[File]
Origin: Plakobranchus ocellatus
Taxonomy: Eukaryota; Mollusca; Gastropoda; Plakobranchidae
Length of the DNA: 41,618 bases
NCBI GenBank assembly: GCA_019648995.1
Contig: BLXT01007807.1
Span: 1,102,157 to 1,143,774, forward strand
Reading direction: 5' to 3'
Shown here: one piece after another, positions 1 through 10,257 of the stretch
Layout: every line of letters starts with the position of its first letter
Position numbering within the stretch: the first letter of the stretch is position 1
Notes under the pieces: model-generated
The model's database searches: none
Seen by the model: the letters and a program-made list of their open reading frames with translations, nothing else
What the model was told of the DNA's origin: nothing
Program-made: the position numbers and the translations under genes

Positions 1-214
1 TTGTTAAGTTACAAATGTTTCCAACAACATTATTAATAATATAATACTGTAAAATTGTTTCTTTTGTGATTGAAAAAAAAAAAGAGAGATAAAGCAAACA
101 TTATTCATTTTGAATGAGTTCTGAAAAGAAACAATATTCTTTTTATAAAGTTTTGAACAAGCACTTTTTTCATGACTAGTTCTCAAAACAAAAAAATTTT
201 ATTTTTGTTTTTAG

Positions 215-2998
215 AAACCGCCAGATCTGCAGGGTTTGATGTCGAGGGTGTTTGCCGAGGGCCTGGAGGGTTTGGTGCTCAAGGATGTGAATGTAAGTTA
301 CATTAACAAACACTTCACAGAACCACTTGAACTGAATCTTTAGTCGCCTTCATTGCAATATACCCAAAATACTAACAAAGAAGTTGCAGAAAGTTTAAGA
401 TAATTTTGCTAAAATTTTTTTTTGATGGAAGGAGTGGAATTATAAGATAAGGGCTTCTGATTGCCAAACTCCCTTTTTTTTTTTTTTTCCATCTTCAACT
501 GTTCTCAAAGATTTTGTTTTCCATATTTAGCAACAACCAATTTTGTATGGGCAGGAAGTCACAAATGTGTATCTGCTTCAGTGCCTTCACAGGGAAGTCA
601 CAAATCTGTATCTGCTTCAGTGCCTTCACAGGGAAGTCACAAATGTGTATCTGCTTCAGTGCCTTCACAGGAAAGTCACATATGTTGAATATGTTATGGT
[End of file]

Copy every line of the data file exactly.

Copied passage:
Origin: Plakobranchus ocellatus
Taxonomy: Eukaryota; Mollusca; Gastropoda; Plakobranchidae
Length of the DNA: 41,618 bases
NCBI GenBank assembly: GCA_019648995.1
Contig: BLXT01007807.1
Span: 1,102,157 to 1,143,774, forward strand
Reading direction: 5' to 3'
Shown here: one piece after another, positions 1 through 10,257 of the stretch
Layout: every line of letters starts with the position of its first letter
Position numbering within the stretch: the first letter of the stretch is position 1
Notes under the pieces: model-generated
The model's database searches: none
Seen by the model: the letters and a program-made list of their open reading frames with translations, nothing else
What the model was told of the DNA's origin: nothing
Program-made: the position numbers and the translations under genes

Positions 1-214
1 TTGTTAAGTTACAAATGTTTCCAACAACATTATTAATAATATAATACTGTAAAATTGTTTCTTTTGTGATTGAAAAAAAAAAAGAGAGATAAAGCAAACA
101 TTATTCATTTTGAATGAGTTCTGAAAAGAAACAATATTCTTTTTATAAAGTTTTGAACAAGCACTTTTTTCATGACTAGTTCTCAAAACAAAAAAATTTT
201 ATTTTTGTTTTTAG

Positions 215-2998
215 AAACCGCCAGATCTGCAGGGTTTGATGTCGAGGGTGTTTGCCGAGGGCCTGGAGGGTTTGGTGCTCAAGGATGTGAATGTAAGTTA
301 CATTAACAAACACTTCACAGAACCACTTGAACTGAATCTTTAGTCGCCTTCATTGCAATATACCCAAAATACTAACAAAGAAGTTGCAGAAAGTTTAAGA
401 TAATTTTGCTAAAATTTTTTTTTGATGGAAGGAGTGGAATTATAAGATAAGGGCTTCTGATTGCCAAACTCCCTTTTTTTTTTTTTTTCCATCTTCAACT
501 GTTCTCAAAGATTTTGTTTTCCATATTTAGCAACAACCAATTTTGTATGGGCAGGAAGTCACAAATGTGTATCTGCTTCAGTGCCTTCACAGGGAAGTCA
601 CAAATCTGTATCTGCTTCAGTGCCTTCACAGGGAAGTCACAAATGTGTATCTGCTTCAGTGCCTTCACAGGAAAGTCACATATGTTGAATATGTTATGGT